Inspired by the thrillers of Alfred Hitchcock and the critical discussion of cinema by GIlles Deleuze,
The Eye Which We Do Not Have uses a set of 6 frames and 4 screens with a pulley system to create a transforming stagespace that transitions from small to large, vertical to horizontal, and static to mobile.
I have seen and heard tell of people making puppets out of unusual items. But I have neither seen nor heard tell of anyone recognizing quite as Brehm does that the totality of the stage phenomenon is a puppet, that every instant and dram of the stage’s innards is a puppet.
Daniel Maidman, Huff Post
The formal experience of a transforming stage suggests a transforming viewpoint like that of a camera in motion. Incorporating close-ups, long shots, pan and zoom, The Eye Which We Do Not Have uses a cinematic visual language to deterritorialize its imagery, creating affect, mood, and suspense with live puppetry.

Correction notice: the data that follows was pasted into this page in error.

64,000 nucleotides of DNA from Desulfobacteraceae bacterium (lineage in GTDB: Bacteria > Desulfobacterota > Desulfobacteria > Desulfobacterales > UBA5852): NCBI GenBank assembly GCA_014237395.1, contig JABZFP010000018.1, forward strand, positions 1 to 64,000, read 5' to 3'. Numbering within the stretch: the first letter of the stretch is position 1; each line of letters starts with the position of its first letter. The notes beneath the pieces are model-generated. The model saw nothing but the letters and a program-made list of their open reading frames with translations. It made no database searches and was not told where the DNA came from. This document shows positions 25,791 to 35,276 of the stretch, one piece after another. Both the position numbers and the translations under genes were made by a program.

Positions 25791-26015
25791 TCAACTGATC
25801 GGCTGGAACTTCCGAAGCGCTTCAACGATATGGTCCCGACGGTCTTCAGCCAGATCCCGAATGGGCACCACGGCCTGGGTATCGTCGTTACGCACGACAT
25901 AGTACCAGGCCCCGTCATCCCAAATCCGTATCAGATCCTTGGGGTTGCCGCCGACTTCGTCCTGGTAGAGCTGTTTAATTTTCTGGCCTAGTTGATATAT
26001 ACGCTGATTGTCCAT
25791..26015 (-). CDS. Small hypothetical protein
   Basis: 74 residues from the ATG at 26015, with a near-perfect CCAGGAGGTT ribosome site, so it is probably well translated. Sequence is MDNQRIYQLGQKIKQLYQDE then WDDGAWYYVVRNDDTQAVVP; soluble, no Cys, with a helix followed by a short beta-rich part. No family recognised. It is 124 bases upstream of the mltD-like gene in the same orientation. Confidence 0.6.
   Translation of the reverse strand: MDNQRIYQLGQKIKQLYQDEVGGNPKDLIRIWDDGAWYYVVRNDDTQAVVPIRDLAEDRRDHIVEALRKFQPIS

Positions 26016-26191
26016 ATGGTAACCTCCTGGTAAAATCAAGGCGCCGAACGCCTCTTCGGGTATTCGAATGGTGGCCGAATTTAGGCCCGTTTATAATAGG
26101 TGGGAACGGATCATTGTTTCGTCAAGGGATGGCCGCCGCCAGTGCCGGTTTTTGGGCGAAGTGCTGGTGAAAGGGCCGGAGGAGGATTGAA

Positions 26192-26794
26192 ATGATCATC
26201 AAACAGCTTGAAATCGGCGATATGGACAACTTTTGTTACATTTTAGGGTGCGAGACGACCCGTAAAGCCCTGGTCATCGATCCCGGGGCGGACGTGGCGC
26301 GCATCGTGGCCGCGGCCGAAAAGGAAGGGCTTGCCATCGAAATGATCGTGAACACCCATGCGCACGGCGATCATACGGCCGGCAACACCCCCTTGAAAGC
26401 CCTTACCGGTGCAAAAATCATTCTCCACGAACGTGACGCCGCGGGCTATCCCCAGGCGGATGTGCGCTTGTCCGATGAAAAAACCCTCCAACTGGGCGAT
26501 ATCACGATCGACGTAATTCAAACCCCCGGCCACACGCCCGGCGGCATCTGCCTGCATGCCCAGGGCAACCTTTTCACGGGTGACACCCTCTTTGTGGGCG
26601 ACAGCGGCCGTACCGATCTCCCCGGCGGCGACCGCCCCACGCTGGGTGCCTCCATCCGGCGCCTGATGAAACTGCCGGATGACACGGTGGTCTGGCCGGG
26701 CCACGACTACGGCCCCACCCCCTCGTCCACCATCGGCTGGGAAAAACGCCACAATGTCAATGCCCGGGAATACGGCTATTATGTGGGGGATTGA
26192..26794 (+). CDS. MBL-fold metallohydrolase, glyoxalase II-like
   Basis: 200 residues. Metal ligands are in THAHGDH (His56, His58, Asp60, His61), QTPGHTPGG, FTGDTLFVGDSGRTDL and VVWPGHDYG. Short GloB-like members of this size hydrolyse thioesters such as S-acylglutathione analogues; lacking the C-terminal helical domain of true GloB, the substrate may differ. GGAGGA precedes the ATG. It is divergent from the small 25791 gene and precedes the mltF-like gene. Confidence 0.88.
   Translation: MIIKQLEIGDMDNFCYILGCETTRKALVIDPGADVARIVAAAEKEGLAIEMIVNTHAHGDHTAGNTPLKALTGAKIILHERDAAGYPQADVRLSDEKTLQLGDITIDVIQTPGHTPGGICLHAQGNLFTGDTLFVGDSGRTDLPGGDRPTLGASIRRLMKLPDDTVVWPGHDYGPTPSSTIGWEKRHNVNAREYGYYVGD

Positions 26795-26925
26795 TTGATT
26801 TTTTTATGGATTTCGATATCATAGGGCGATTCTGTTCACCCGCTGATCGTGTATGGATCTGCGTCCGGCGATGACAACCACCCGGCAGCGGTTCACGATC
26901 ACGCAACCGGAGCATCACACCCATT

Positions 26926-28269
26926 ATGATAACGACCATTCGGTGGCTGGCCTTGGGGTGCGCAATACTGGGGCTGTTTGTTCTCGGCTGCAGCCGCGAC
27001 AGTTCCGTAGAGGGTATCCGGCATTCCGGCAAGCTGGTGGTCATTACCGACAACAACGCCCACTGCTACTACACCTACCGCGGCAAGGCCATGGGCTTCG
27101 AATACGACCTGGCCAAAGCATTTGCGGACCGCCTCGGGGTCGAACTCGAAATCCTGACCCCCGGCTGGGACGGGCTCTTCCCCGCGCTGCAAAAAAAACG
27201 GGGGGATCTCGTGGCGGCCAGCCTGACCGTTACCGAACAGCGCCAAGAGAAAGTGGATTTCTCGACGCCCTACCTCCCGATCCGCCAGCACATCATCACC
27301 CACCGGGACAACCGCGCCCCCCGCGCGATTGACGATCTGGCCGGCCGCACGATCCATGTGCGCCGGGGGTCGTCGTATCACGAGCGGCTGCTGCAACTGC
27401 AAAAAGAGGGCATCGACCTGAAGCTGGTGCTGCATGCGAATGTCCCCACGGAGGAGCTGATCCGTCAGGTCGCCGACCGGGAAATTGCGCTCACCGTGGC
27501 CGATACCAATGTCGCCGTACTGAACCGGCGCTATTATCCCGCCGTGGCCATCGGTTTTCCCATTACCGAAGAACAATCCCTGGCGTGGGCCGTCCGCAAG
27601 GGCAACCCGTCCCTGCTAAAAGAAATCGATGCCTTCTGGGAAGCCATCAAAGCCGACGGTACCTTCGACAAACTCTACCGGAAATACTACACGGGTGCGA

A beautiful 19th century doll suffers from a bout of hysteria brought on by her illicit affair with a mysterious man. Her hysteria is reflected in the structures of her house as she climbs the stairway to the scene of her crime over and over again.
- Dixon Place Puppet Blok November 2009
- Dixon Place Puppet Blok February 2011
- Standard Toykraft June 2012
- Workshop Production MAY 24TH - JUNE 1, 2013 at Standard Toykraft, Brooklyn
- Wall of Windows Performing Installation. Governor’s Island Art Fair 2012.